A tale of two drifters

We have recovered all of our (SIO, Feddersen) instruments, and the fun of sorting out and QCing the data has begun, however, I thought I’d share a sweet tale of loss and love. We were fortunate to only leave 2 instruments at Pt Sal, drifter 23 and 24, although I do believe their fate may have always been intertwined. Their tale begins during experiment preparation during final drifter assembly, when drifters were being labeled with a sharpie: 1… 27 – then 23 and 24 were shipped to Pt Sal, right next to each other in a large box. During IOP-1, both 23 and 24 rose to the occasion and provided excellent data from which internal waves, fronts, and surface waves were observed. However, on the final day of IOP-1, Sept. 17, drifter 23 (red in the figure) decided he/she wasn’t long for this world and sacrificed itself (for science, I presume) on the rocks, either that or that the point (0,0) in Pt Sal (x,y) is some sort of worm hole? (actually, we checked some mooring lines, which were kelp free! delaying recovery of 23). Regardless, we had finally lost a drifter, much to everyones dismay (delight?).

Now drifter 24 was sad, however, he/she performed admirably throughout IOP-2 collecting much data. On the final day of IOP-2 (Oct. 14), about 1 month after losing drifter 23, 24 decided enough was enough and attempted to reunite with 23. Upon release at 8:05, 24 went directly shoreward (green in figure), hitting the surfzone at 12:39. Realizing that 23 was 1 km to the south, 24 stumbled down the beach for 4 hours, getting about 200 m from 23’s final resting place. At this point, after stumbling down the beach for 4 hours (a difficult task for an old drifter from the 80s), 24 needed a rest. After a long 24 hour nap, drifter 24 made tje final push south toward 23, coming to rest about 100 m from his partner in science. Although we mourn the loss of these two drifters, we are happy they are once again together enjoying their retirement on a beautiful coastline. (in the figure, contours are at 2.5 m intervals, and the 20 m contour is thick)


Drifter Test Day

Sep 9, 2017

Today we (SIO and APL crews) tested out releasing and recovering drifters. We released 3 clusters of 9 drifters off the Pismo Beach Pier (see Figs below). All drifters were released by approximately 11:00 and drifted for about 3 hrs. The drifters displaced approximately 3 km in these 3 hours, so the surface current magnitude is |u|~25 cm/s. After deployment, ADCP transects were performed (and numerous whales were spotted). It was a pleasant day and everything went as anticipated. We look forward to the NPS crew joining the fun.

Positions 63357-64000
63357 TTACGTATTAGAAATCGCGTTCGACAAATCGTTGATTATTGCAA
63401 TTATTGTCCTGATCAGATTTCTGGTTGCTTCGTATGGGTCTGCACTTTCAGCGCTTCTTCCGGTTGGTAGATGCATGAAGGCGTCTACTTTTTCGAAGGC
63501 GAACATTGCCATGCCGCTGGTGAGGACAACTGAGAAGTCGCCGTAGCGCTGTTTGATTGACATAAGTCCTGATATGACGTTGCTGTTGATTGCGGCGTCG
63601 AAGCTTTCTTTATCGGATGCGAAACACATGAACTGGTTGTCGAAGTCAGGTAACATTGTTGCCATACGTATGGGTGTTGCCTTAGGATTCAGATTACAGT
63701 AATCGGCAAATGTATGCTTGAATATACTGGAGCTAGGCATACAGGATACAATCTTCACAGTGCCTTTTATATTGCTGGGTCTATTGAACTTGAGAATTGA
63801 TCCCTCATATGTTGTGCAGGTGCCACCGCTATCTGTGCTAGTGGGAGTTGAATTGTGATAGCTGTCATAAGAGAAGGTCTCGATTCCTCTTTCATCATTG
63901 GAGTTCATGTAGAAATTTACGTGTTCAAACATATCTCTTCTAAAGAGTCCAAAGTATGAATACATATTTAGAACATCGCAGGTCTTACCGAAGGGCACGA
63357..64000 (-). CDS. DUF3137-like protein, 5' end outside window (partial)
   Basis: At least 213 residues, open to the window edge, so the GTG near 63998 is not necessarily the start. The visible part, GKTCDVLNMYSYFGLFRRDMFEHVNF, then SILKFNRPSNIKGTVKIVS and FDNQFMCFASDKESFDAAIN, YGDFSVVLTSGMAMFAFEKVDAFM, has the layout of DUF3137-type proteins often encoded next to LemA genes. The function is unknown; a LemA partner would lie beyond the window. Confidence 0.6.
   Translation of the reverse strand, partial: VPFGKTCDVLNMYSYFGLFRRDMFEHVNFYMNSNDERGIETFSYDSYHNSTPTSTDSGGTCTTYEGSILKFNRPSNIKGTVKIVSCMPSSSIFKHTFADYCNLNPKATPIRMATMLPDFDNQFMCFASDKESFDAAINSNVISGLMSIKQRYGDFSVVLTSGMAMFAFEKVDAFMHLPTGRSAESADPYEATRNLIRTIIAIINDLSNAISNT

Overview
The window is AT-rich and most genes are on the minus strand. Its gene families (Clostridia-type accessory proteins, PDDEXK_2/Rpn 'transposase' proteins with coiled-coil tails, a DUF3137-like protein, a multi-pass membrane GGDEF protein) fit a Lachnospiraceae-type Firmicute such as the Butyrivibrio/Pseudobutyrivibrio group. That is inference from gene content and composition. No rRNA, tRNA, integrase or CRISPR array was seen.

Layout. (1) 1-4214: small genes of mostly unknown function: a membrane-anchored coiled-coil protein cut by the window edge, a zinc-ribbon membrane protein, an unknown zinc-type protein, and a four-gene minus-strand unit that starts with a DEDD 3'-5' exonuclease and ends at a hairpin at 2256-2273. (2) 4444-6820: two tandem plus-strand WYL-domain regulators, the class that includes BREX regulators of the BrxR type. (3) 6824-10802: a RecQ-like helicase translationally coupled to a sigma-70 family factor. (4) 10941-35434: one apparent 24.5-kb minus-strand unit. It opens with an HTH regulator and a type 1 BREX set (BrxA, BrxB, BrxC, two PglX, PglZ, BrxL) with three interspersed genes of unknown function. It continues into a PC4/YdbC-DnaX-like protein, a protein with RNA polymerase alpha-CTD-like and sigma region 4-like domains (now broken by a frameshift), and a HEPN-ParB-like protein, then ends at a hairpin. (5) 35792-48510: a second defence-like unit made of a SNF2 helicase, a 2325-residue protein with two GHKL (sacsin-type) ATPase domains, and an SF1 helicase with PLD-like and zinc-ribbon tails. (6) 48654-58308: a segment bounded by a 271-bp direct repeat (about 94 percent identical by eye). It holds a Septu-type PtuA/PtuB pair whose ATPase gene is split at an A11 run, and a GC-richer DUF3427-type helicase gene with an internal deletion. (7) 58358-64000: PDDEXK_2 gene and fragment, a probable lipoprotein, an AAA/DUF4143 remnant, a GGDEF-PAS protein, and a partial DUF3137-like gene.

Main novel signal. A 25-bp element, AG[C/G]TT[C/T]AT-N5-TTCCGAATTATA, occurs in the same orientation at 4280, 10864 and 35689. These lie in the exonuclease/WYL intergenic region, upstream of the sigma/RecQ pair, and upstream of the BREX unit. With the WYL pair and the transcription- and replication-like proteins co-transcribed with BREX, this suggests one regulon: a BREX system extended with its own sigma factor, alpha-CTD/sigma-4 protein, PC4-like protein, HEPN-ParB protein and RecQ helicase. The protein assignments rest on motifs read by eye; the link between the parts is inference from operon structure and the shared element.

Drifter test day, zoomed out angle. Initial release locations are black dots.

Drifter test day tracks, zoomed in. Initial release locations are black dots.


The R/V Sounder made 4 transects running east-west through the drifter clusters, each time observing a similar velocity structure.  By coincidence, the drifter release points bracketed a current constrained laterally within the array and vertically to 10 m depth.  Very cool feature.

Four transects through the drifter array.

The Nortek Signature profiles collected from the SWIFT drifters are consistent with the center of this velocity signal.

SWIFT relative velocity profiles.

2015 Surface Vorticity Movie

Movie of the surface (top ROMs bin) vertical vorticity for the 2015 simulation. The top panels are for the simulations without waves and the bottom panel are the simulations with waves. Leftmost panel is temperature anomaly on the 200m grid w/ 66m grid (black box) overlaid. 2nd column is the 200m vorticity with 66m overlaid. 3rd column is 66m vorticity with 22m grid (black box) vorticity overlaid. Rightmost panel is the tide (green), Hsig (black), mean enstrophy in the 66m grid with waves (red) and without waves (blue). Notice the large effect of wave coupling on the surface vorticity.

Full 2009 Model Simulation FTLE Movie

In planning for the drifter releases, Matt Spydell has put together this movie for the entire 2009 simulation: Aug 15 – Nov 15 using the 200m and 66 m (north and south) grids. The movie is long, you can speed it up 2x using the tools button.  The top panels are finite-time forward Lyupanov exponents for times at 2, 4, 6, and 10 hour trajectories with bathymetry contoured at 25 m intervals until 150 m depth and then 50 m intervals.  The bottom panels are vorticity, divergence, Okubo-Weiss parameter, and perturbation temperature all at the surface (top most ROMs bin).   In all bottom 4 panels the temperature deviation is contoured.   The fronts are really clearly visible.   The thick arrow indicates surface current off Pt Sal and a thin arrow indicates wind velocity (note, they are scaled differently).   We are using this information to plan our drifter releases.

scripps oceanography uc san diego